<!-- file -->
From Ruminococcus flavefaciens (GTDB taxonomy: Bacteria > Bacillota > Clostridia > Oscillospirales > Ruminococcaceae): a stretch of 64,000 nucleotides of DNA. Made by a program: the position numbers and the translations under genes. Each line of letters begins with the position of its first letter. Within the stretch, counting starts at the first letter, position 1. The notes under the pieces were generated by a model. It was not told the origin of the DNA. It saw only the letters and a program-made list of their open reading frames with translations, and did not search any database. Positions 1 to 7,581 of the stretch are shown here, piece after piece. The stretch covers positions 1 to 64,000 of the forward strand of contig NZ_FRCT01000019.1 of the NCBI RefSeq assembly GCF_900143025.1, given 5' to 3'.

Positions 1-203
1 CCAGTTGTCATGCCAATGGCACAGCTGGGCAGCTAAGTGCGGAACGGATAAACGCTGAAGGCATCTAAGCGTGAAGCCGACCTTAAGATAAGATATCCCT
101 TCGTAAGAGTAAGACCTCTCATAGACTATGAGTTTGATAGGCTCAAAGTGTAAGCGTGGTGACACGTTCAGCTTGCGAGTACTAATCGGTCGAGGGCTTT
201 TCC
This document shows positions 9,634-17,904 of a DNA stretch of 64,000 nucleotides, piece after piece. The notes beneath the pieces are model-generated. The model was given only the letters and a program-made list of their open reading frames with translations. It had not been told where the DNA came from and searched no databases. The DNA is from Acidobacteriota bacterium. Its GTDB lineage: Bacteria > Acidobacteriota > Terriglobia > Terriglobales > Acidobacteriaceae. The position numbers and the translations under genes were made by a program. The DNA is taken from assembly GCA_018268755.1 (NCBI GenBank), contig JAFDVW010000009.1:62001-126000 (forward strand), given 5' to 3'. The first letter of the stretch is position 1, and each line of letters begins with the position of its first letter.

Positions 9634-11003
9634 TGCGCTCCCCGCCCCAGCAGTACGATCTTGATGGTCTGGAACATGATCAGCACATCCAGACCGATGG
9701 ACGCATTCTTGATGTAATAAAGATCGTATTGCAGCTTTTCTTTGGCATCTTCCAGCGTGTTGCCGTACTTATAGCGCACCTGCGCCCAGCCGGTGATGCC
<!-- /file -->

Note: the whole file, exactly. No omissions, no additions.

From Ruminococcus flavefaciens (GTDB taxonomy: Bacteria > Bacillota > Clostridia > Oscillospirales > Ruminococcaceae): a stretch of 64,000 nucleotides of DNA. Made by a program: the position numbers and the translations under genes. Each line of letters begins with the position of its first letter. Within the stretch, counting starts at the first letter, position 1. The notes under the pieces were generated by a model. It was not told the origin of the DNA. It saw only the letters and a program-made list of their open reading frames with translations, and did not search any database. Positions 1 to 7,581 of the stretch are shown here, piece after piece. The stretch covers positions 1 to 64,000 of the forward strand of contig NZ_FRCT01000019.1 of the NCBI RefSeq assembly GCF_900143025.1, given 5' to 3'.

Positions 1-203
1 CCAGTTGTCATGCCAATGGCACAGCTGGGCAGCTAAGTGCGGAACGGATAAACGCTGAAGGCATCTAAGCGTGAAGCCGACCTTAAGATAAGATATCCCT
101 TCGTAAGAGTAAGACCTCTCATAGACTATGAGTTTGATAGGCTCAAAGTGTAAGCGTGGTGACACGTTCAGCTTGCGAGTACTAATCGGTCGAGGGCTTT
201 TCC
This document shows positions 9,634-17,904 of a DNA stretch of 64,000 nucleotides, piece after piece. The notes beneath the pieces are model-generated. The model was given only the letters and a program-made list of their open reading frames with translations. It had not been told where the DNA came from and searched no databases. The DNA is from Acidobacteriota bacterium. Its GTDB lineage: Bacteria > Acidobacteriota > Terriglobia > Terriglobales > Acidobacteriaceae. The position numbers and the translations under genes were made by a program. The DNA is taken from assembly GCA_018268755.1 (NCBI GenBank), contig JAFDVW010000009.1:62001-126000 (forward strand), given 5' to 3'. The first letter of the stretch is position 1, and each line of letters begins with the position of its first letter.

Positions 9634-11003
9634 TGCGCTCCCCGCCCCAGCAGTACGATCTTGATGGTCTGGAACATGATCAGCACATCCAGACCGATGG
9701 ACGCATTCTTGATGTAATAAAGATCGTATTGCAGCTTTTCTTTGGCATCTTCCAGCGTGTTGCCGTACTTATAGCGCACCTGCGCCCAGCCGGTGATGCC